The small loads on for a long time catch people out when it comes to power consumption. Just timed our 3kW kettle, full, 8 cup (1.5l?) and heating from cold, 3'40" or 0.18kWHr or the same as a single 60W bulb for 3hrs.

They should come and test but do the basic tests already mentioned. It might not be practical with just a lone 100W light bulb due to the time but if you have a heater (room, immersion) that will speed things up.
--
Cheers snipped-for-privacy@howhill.com
Dave. pam is missing e-mail
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Hi my friend did some testing this morning. Everything was switched off except for a light. He used a power usage monitor which recorded the power consumed as 120 watts. At the same time I watched the meter dial going round and it took 1 min and 16 seconds. The meter states that 200 revolution is 1KW. I worked that out as 1KW every 2 hours 20 mins.if the dial takes 78 secs to do 1 revolution. Could someone check my figures. Also using the power monitor his central heating pump is using 130 watts. Is this about correct for a central heating pump?
Also he has been in the house 30 years from when it was built and his meter reading is 77725 which gives an average yearly reading of 2590 assuming that the meter started off at zero. Yet in the past 205 days he has used 4150 KW. This is when he change supplier that is why he knows the reading. And there has been no drastic change in his electricity usage in that time. He is getting nowhere with EDF at the moment I told him to phone up and tell them he was changing supplier unless they came and changed his meter. Thanks Jackie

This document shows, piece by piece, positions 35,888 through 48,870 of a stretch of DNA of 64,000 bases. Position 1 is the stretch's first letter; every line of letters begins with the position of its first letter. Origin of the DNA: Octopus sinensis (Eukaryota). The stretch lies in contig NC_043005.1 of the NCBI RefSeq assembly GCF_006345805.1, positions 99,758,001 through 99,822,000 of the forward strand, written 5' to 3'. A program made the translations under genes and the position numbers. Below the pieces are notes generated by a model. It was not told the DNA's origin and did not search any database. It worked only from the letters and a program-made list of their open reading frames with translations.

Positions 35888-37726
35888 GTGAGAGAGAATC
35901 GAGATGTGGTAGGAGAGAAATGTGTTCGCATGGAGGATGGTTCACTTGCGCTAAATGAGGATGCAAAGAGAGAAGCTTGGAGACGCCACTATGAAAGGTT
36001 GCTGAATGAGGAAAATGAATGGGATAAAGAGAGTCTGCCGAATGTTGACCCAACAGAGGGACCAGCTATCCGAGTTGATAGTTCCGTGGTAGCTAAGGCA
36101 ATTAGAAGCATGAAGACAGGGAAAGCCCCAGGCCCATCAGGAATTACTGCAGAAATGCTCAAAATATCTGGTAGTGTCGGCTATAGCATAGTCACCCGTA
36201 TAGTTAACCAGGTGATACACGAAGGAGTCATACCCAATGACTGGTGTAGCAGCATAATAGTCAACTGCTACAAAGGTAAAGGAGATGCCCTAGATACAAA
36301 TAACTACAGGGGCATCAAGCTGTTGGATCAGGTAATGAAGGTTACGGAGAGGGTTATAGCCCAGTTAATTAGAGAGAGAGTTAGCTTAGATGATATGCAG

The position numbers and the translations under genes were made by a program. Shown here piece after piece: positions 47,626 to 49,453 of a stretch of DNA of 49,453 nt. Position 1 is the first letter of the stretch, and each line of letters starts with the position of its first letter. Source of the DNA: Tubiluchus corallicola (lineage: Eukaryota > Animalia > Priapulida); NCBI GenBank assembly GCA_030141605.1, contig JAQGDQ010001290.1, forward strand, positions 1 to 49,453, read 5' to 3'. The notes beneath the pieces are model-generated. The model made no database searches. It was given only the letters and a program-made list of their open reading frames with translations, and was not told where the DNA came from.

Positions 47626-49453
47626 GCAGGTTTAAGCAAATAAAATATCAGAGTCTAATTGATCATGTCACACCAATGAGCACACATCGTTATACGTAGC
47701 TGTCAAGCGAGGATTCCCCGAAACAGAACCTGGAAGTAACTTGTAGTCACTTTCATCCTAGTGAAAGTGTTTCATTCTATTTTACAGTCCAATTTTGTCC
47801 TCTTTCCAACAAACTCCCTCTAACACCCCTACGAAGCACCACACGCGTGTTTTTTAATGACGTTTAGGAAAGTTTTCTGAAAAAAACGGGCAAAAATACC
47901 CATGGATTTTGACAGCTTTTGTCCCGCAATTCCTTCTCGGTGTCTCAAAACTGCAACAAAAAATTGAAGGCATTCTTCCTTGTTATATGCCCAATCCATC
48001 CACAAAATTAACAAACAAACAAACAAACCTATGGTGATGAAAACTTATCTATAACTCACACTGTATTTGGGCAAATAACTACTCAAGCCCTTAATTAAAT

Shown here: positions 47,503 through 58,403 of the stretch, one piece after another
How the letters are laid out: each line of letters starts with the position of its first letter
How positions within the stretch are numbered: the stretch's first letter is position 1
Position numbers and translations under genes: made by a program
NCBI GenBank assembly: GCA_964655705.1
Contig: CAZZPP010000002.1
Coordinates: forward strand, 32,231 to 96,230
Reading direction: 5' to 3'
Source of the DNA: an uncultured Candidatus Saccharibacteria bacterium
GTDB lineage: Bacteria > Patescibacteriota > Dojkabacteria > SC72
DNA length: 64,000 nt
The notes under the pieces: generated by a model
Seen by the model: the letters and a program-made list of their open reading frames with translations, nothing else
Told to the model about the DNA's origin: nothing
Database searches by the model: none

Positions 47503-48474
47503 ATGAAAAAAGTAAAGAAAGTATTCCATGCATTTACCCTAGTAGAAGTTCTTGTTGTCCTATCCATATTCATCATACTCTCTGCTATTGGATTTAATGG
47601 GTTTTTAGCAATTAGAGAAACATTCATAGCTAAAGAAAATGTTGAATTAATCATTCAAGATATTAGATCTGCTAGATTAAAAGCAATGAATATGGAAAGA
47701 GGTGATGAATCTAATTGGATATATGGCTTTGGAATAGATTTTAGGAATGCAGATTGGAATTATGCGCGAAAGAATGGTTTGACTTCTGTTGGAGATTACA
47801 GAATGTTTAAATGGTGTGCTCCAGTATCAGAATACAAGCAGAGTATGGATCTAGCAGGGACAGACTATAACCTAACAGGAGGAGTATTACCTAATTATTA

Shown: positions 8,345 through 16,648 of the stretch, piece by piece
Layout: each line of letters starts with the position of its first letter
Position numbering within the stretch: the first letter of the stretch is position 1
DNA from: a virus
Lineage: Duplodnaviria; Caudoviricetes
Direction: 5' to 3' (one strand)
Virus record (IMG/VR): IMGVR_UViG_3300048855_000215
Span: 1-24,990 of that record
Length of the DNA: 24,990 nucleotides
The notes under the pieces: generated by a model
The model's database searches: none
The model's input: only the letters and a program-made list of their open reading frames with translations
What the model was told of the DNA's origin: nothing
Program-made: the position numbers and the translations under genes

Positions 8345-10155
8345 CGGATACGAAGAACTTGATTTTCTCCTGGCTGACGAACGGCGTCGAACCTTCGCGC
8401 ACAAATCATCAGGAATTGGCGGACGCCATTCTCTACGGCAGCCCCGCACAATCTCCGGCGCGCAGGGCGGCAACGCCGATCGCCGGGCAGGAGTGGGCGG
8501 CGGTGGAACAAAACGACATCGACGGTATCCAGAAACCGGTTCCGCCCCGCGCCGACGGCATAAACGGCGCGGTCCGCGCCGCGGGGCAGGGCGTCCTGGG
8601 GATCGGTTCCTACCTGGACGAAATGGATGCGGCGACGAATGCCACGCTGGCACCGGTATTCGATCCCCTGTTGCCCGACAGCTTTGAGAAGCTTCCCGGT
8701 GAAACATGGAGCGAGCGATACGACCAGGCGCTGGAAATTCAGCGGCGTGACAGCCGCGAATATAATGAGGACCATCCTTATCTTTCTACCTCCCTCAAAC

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Ron wrote:

What sort?

If the meter does 200 revs per kilowatt-hour (kWh) then 1 revolution is 5 watt-hours (energy).
A revolution in 1 min 16 s (76 s) means consumption of 5 Wh per 76/3600 hr i.e. the power being drawn is 5 * 3600 / 76 watts which is 237 watts. At that power it will take over 4 hours to clock up 1 kWh.